The UK Government has set out plans for its next parliamentary term, yet does little to help immediately with the cost of living crisis.

In the Queen’s speech today, delivered by Prince Charles in Her Majesty’s absence, measures aimed at bringing more stability in Northern Ireland, providing greater energy security and stopping seafarers being exploited were among the measures unveiled across 38 bills.

Joined by Prince William and the Duchess of Cornwall, the future monarch set out Boris Johnson's ambitions to 'level up' the country, tackle crime, improve education, further devolution in some areas and stabilise energy markets

Announcing the plans, Prince Charles told the Houses of Parliament: “ My Government’s priority is to grow and strengthen the economy and help ease the cost of living for families.

“My Government will level up opportunity in all parts of the country and support more people into work.”

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However little has been revealed which will help those who are already struggling now, with plans including more investment in businesses, encouraging employment and high-skilled jobs, all of which the Government has previously discussed. 

Prince Charles said ministers would "continue to seize the opportunities of the United Kingdom’s departure from the European Union, to support economic growth."

He added: "Regulations on businesses will be repealed and reformed.

"A bill will enable law inherited from the European Union to be more easily amended.

"Public sector procurement will be simplified to provide new opportunities for small businesses." 

The Prince of Wales also said the government would “bring forward an Energy Bill to deliver the transition to cheaper, cleaner, and more secure energy,”

“This will build on the success of the COP26 Summit in Glasgow last year," the future monarch explained.

The government aims to increase the country’s energy security by “supporting low-carbon energy system” and reducing gas dependence.

 

In Scotland, a bid to establish a carbon capture and storage facility in Aberdeenshire was rejected by Westminster in favour of another bid in the North of England, with SNP MPs outraged at the decision.

These new measures could see a reconsideration or extension of the plans to develop more carbon capture clusters across the UK.

The new energy bill will also pave the way for an extension of the energy price cap, due to expire at the end of 2023.

The Government’s intention to tear up the Human Rights Act and replace it will a new Bill of Rights has also been solidified in today’s announcement, with the Prince of Wales telling the House of Lords: "My Government will ensure the constitution is defended. My Ministers will restore the balance of power between the legislature and the courts by introducing a Bill of Rights."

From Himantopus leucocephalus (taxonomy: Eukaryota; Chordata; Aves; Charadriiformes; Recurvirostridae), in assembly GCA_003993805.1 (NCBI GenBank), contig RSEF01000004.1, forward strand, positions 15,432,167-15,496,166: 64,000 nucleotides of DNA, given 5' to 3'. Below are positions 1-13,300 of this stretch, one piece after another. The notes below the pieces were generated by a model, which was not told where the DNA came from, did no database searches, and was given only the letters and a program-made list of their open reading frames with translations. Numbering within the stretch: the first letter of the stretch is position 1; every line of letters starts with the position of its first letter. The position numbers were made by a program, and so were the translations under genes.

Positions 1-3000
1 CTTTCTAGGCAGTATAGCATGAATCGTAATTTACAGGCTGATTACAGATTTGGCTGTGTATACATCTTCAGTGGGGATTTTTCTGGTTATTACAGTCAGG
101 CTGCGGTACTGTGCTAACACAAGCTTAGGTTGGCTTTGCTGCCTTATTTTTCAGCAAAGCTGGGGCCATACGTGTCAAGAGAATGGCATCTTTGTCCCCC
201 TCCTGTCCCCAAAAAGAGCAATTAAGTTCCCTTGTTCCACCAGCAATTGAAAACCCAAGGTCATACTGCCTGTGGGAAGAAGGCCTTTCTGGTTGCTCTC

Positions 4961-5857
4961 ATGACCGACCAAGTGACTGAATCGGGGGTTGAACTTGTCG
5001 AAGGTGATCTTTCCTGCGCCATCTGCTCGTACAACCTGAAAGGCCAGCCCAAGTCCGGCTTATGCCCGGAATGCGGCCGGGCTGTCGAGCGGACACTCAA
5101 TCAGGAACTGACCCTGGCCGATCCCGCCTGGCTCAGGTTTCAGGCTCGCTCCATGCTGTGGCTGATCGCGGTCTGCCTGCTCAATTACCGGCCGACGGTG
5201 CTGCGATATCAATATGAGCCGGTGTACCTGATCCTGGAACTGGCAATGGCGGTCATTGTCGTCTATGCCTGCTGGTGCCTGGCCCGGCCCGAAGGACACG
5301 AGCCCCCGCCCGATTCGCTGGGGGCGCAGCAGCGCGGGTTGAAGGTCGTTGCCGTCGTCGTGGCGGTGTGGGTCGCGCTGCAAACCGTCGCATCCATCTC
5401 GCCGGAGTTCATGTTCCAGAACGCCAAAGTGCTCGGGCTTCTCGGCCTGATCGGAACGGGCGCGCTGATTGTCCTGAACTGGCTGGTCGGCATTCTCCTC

The Bill aims to reform the legal system to give the UK courts supremacy over European court of Human Rights in Strasbourg.

Plans state the bill will also make sure "spurious cases do not undermine public confidence in human rights so that courts focus on genuine and credible human rights claims." 

Crucially, the plans state: "The responsibility to demonstrate a significant disadvantage before a human rights claim can be heard in court will be placed on the claimant."

Prince Charles also detailed the government’s plans to strengthen the “integrity of the United Kingdom” and said the ministers would “prioritise support for the Belfast (Good Friday) Agreement and its institutions, including through legislation to address the legacy of the past.”

The Government aims to bring in a Northern Ireland Troubles (Legacy and Reconciliation) Bill, with one of the core elements to be the establishment of a Commission for Reconciliation and Information Recovery, which would enable individuals and family members to seek and receive information about Troubles-related deaths and serious injuries.

In response to the P&O scandal, which saw the firm sack all of its UK workers and replace them with cheaper staff, the government will introduce the Harbours (Seafarers remuneration) Bill, which aims to protect those working at see with a minimum level of pay “equivalent to the National Minimum wage”.

The Prince of Wales said there would be action to tackle illegal immigration, which has already got underway through Priti Patel's partnership with the Rwandan government to off-short asylum seekers. 

The royal explained: "My Government will protect the integrity of the United Kingdom’s borders and ensure the safety of its people.

"My Ministers will take action to prevent dangerous and illegal Channel crossings and tackle the criminal gangs who profit from facilitating them." 

On benefits, the government aims to bringing a bill which will provide more support for people at the end of their lives who rely on social security.

As previously reported by The Herald, some people who are terminally ill are currently having to prove to the DWP they are unfit for work in order to claim benefits if they have more than six months to live

In the Queen's speech today, the government set out its plans to tackle this with the Social Security (Special Rules for End of Life) Bill.

The main change with this bill is that those who are terminally ill and who have 12 months or less to live will be able to have their benefits applications fast-tracked. Previously this applied only to those with six months or less to live.